Bonnie Arbittier / Rivard Report
The May 4 election is widely seen as a race between Mayor Ron Nirenberg and Councilman Greg Brockhouse (D6), but there will be nine names on the mayoral ballot this year – most of them newcomers to the political scene.
The first four candidates San Antonio voters will see on their ballots – John Velasquez, Nirenberg, Matt Piña, and Michael “Commander” Idrogo – were not able to attend the candidate forum on Saturday at New Creation Christian Fellowship. But Brockhouse was joined onstage by Antonio “Tony” Diaz, Bert Cecconi, Tim Atwood, and Carlos Castanuela.
The media, including the Rivard Report, have had ample opportunities to cover the differences and debates between Nirenberg and Brockhouse over the last few months. Here’s an overview of what the other candidates said, and click here to read their own words from our Q&A with them published in February.
The candidates hail from different professions and backgrounds but agreed on at least one thing: San Antonio, especially City Hall, can be better. Each of them said the City is still not doing enough to right the unequal treatment, in terms of infrastructure investment and economic opportunities, of the East, South, and West sides of town.
The event was organized by the San Antonio Black Lawyers Association, the local chapter of the NAACP, Alpha Phi Alpha Fraternity/Delta Rho Lambda Chapter, the local League of Women Voters, and Zeta Phi Beta Sorority/Alpha Pi Zeta Chapter.
The candidates agreed that the City should take a more proactive role in getting minority-owned businesses contracts and keeping young minorities off the streets and into jobs.
Diaz is a seasoned community activist who has worked in San Antonio for decades. He founded the Texas Indigenous Council to help Latinos find their indigenous ancestry and has worked to register eligible voters awaiting trial in Bexar County.
“I’m for empowering our residents,” Diaz said, “in the East Side, South Side, West Side, and even in the North Side.”
He blames the City for the years-long delay in getting a new contract with the local firefighters union. The focus of the City, he said, should be on protecting the residents who are struggling in San Antonio – not the expected 1 million more people coming to the area over the next 20 years.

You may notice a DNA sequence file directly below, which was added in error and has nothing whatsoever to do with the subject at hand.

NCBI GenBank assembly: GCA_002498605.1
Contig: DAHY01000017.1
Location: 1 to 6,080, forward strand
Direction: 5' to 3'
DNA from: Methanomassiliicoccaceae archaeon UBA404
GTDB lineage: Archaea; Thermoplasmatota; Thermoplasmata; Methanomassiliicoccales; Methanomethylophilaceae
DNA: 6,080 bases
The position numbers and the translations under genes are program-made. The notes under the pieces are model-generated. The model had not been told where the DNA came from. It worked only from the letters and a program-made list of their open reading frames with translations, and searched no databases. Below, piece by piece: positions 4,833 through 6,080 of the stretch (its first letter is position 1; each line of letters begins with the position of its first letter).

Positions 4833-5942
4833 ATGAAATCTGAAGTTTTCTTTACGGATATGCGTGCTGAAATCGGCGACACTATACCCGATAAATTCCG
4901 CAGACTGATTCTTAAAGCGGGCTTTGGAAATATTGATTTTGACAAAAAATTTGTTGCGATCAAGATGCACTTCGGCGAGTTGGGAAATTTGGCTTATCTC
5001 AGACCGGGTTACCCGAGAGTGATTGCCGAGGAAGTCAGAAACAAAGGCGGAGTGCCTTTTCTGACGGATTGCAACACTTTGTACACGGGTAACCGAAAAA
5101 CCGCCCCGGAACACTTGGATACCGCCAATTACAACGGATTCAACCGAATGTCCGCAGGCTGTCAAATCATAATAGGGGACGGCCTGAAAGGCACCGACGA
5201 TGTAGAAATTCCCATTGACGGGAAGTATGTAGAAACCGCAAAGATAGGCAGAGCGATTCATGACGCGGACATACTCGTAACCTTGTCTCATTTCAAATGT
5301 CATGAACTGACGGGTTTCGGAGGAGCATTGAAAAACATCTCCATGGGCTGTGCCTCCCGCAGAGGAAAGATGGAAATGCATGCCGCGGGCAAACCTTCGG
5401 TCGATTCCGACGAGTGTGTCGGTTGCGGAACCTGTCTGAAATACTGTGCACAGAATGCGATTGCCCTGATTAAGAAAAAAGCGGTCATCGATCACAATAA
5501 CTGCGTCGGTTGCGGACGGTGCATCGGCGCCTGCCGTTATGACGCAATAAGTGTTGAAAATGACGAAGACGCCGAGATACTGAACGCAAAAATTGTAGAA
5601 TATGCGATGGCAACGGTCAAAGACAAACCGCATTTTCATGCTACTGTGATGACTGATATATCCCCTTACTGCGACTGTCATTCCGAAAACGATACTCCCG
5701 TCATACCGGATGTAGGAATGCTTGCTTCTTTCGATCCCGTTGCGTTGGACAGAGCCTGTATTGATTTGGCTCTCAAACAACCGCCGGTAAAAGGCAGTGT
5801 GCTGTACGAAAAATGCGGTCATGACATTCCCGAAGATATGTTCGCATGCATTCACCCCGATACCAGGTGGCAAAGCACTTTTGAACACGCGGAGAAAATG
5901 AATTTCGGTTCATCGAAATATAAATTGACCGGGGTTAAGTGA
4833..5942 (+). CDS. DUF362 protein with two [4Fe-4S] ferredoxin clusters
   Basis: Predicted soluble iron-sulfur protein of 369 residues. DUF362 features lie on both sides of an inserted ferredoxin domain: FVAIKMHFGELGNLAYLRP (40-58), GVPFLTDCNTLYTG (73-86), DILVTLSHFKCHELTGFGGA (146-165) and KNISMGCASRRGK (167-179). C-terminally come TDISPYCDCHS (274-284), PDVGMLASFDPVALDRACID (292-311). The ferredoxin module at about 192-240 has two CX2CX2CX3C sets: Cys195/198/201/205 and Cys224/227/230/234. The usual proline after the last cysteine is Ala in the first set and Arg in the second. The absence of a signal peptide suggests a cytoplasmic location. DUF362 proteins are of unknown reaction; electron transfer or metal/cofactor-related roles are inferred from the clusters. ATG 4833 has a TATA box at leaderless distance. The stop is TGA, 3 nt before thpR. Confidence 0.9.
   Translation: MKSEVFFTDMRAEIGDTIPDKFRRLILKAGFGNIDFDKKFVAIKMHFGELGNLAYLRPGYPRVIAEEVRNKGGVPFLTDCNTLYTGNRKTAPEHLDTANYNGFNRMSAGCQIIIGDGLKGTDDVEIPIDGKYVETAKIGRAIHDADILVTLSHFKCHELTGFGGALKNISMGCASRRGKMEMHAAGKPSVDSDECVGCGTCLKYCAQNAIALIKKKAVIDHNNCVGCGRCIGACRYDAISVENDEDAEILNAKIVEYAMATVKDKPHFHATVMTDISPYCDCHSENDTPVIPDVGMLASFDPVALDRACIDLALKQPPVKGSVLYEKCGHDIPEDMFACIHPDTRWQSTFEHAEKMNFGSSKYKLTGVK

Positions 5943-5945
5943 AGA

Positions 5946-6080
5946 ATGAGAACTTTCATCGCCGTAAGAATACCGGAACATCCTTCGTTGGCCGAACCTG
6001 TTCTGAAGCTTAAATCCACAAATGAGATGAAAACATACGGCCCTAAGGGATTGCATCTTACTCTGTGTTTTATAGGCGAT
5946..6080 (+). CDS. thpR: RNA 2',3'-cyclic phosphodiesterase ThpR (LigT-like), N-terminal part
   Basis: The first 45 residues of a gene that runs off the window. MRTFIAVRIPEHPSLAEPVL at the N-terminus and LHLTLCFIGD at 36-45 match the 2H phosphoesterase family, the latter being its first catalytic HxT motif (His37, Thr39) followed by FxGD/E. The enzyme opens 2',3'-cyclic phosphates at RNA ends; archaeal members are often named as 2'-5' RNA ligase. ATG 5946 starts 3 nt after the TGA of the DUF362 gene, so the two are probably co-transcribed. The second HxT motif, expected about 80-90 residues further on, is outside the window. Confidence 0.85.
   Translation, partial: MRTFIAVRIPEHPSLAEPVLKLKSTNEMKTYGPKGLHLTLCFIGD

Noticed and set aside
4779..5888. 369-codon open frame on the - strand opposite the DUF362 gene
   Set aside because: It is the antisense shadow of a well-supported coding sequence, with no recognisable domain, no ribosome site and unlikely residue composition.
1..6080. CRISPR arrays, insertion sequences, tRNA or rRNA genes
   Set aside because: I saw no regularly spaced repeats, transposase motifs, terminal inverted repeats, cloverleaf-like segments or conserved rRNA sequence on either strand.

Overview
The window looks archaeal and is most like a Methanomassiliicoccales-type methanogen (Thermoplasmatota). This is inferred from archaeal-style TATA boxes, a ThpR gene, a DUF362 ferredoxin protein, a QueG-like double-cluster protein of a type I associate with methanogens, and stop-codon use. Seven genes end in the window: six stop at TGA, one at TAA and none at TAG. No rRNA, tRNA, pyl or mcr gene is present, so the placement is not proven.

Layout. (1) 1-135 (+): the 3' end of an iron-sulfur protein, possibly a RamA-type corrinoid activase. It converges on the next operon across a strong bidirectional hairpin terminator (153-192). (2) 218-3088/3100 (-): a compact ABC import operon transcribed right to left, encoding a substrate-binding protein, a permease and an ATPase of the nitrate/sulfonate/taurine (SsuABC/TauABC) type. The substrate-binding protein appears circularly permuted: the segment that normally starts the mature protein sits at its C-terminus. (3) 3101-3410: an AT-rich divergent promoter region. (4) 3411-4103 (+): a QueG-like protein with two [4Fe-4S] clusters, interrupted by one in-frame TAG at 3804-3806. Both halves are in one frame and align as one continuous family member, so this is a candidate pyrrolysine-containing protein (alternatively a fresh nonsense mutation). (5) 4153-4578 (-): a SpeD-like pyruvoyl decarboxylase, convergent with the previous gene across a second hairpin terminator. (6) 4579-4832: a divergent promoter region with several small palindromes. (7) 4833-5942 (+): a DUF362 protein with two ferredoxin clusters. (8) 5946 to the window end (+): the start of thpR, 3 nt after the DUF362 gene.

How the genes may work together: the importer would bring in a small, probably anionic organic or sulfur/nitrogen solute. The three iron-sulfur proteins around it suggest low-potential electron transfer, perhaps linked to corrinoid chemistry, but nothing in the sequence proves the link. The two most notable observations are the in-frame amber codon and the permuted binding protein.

“Stop putting [the costs of growth] on the backs of people already paying taxes,” said Diaz, who has previously run for mayor. “As much as I like both [Brockhouse and Nirenberg], they are part of the problem.”
Cecconi’s platform surrounds education. He wants every Bexar County resident to have access to “tuition-free junior college with no increase in taxes.” That, he said, would “level the playing field” and solve most issues with inequity in San Antonio. To pay for it, he said CPS Energy should install solar panels on every able roof in the city to cut its energy costs.
He would have voted against the mayor when City Council voted to take Chick-fil-A out of a recent airport concessionaire contract, said Cecconi, who has run for the office before and is a retired U.S. Air Force colonel and dentist. The fast food chain was removed because many on Council felt the company was anti-LGBTQIA and would send a negative message to visitors. Each of the other candidates onstage Saturday agreed with Brockhouse, who voted against the removal and is actively trying to get a re-vote on the contract.
Atwood, who teaches Spanish at a private middle school, said he would focus on reducing the City’s debt.
“Priority number one for me will be to try to slow down what has become a runaway train of excessive borrowing and spending that is getting the City of San Antonio deeper and deeper and deeper into debt,” he said. “Don’t be mesmerized by the AAA [bond] rating that we hear so much about.”
The City still owes plenty of money to the banks that buy the City’s debt in the form of bonds, he said. “The bills will come due one day.”
City officials have said that the amount of debt San Antonio has is within a sustainable range and allows it to provide critical infrastructure and facility improvements.
Atwood thinks voters will be open to voting in political newcomers because they are looking for “freshness and detachment from the status quo. I believe it is my destiny to be the next mayor of San Antonio. I don’t say that in a mystical, clairvoyant sort of way. I simply mean that I believe this is what I’m supposed to do.”
Castanuela has worked at the Toyota Motor Manufacturing plant for nearly 10 years. He admits he does not have experience in City governance, but he said he has firsthand experience in what citizens need. He was born in the West Side and now lives in the South Side of San Antonio.
“I really wasn’t born with a lot of stuff,” Castanuela said. “I know … how hard it is for people to support themselves and their families. There’s not that many high wage jobs and I think I could help.”
He agreed with Atwood, who said the City and fire union each need to compromise to come to a deal.
“We should give them some of what they ask for, but not the whole cake,” Castanuela said. “Next time they come to the table, they’re going to want more.”